MATEC Web Conf.
Volume 125, 201721st International Conference on Circuits, Systems, Communications and Computers (CSCC 2017)
|Number of page(s)||6|
|Published online||04 October 2017|
Steps towards modern trends in district heating
Tomas Bata University in Zlín, Faculty of Applied Informatics, Nad Stranemi 4511, 760 05 Zlin, Czech Republic
a Corresponding author: email@example.com
This paper focuses on new trends in district heating a cooling (DHC) area and algorithms allowing incorporating new technologies and performing optimal control. Classical district heating usually means huge source (as heating plant) and set of pipes which transfer heat energy through a medium, mostly water, across whole town and chilled water is returning back to the plant. Let’s imagine a modern city where buildings are consuming only a fraction of the energy contrary to what buildings required in the past. And especially during sunny or windy days, they have energy to spare. Around of such modern city is not only the one big heating plant, but perhaps solar and wind farms, waste incinerators, industrial companies with energy surpluses. Simply in this modern city are dozens, perhaps hundreds of small energy producers that share pipe network or at least part of it. In such a district energy system, production planning is more difficult. And not only production, modern houses with minimal heat loss and data connections also allow to plan consumption more effectively. The aim is to achieve the best solution evaluated by the objective function, usually determined by minimizing the production and distribution costs and providing meets the needs of energy consumers. The method presented in this paper is based on a simulation using the proposed holonic distributed model. This model also introduces the idea of general prosumers strategy, where all active elements within the modern DHC system are represented by prosumer objects. The prosumers are perceived as objects able to actively participate in the planning and realization of the production and consumption of energy. It is assumed that the general behaviour of the object in DHC is the same, no matter how they differ in size and design. Thus, all the objects are defined by two characteristics - the ability to produce and consume. The model based on this basic principle, of course, with the most accurate information about the particular values at a time, object properties and other, should provide tools for simulation and control of modern DHC. In a broader perspective model can be applied to superior units such Smart Energy Grids - understood as a system integrating electricity (Smart Grids) and heat and cool (Smart Thermal Grids) features.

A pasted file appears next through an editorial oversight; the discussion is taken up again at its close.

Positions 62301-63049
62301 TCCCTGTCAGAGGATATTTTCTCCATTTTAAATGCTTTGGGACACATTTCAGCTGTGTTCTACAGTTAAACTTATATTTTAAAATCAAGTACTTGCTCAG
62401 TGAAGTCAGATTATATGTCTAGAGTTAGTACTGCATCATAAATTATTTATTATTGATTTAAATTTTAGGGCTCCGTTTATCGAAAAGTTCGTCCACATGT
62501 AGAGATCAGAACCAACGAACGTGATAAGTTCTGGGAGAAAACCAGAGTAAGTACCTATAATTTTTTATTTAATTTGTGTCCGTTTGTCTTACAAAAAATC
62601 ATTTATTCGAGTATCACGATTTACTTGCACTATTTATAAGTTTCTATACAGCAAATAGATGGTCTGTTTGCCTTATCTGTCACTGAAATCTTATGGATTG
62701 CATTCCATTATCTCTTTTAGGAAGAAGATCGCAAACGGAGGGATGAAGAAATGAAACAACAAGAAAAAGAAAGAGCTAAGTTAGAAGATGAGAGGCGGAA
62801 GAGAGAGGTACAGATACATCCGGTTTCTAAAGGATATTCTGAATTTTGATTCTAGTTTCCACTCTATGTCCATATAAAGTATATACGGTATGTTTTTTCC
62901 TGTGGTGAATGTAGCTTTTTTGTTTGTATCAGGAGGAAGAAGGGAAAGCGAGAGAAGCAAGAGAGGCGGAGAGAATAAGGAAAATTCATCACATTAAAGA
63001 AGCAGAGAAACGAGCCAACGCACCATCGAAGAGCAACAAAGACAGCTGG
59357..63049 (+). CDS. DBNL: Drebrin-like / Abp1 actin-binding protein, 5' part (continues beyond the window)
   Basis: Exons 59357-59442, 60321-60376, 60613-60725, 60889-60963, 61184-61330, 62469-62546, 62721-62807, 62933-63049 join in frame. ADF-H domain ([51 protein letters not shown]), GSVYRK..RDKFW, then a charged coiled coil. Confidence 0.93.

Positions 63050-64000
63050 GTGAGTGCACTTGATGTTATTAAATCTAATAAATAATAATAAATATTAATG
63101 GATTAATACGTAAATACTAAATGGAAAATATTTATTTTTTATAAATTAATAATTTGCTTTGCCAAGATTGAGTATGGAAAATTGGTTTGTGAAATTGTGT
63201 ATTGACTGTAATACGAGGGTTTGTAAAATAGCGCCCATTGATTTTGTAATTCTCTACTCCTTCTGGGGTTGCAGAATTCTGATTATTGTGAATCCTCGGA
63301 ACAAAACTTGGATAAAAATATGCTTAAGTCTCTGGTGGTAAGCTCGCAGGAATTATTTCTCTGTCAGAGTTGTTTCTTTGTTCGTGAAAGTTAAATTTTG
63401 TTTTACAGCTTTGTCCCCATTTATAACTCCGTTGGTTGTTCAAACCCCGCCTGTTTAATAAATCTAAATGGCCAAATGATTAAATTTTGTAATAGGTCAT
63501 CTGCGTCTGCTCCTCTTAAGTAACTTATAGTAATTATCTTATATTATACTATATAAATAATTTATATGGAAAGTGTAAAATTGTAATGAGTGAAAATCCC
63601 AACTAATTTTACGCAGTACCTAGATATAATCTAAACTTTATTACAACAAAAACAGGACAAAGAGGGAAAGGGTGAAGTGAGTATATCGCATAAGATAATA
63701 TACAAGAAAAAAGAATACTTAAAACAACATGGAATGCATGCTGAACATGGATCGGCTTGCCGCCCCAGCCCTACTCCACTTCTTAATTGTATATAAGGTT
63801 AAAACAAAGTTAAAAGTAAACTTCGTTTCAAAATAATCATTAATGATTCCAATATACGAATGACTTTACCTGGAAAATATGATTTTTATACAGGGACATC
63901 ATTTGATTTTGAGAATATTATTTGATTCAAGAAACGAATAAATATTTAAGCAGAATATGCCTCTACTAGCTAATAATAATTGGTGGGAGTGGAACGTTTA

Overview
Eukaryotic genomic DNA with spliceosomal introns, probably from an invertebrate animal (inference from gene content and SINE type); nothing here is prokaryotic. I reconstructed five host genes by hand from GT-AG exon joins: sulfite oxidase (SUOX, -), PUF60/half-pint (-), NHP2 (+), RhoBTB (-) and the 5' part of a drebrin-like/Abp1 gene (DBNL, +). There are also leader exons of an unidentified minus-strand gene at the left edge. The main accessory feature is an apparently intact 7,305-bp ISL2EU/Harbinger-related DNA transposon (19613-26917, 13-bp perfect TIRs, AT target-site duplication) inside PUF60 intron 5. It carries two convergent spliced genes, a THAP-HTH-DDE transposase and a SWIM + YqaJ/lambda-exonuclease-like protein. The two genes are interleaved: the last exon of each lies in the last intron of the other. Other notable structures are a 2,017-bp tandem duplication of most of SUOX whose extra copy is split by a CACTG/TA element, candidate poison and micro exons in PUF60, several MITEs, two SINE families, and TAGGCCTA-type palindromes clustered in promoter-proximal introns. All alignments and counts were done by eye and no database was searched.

© The Authors, published by EDP Sciences, 2017
This is an Open Access article distributed under the terms of the Creative Commons Attribution License 4.0, which permits unrestricted use, distribution, and reproduction in any medium, provided the original work is properly cited.
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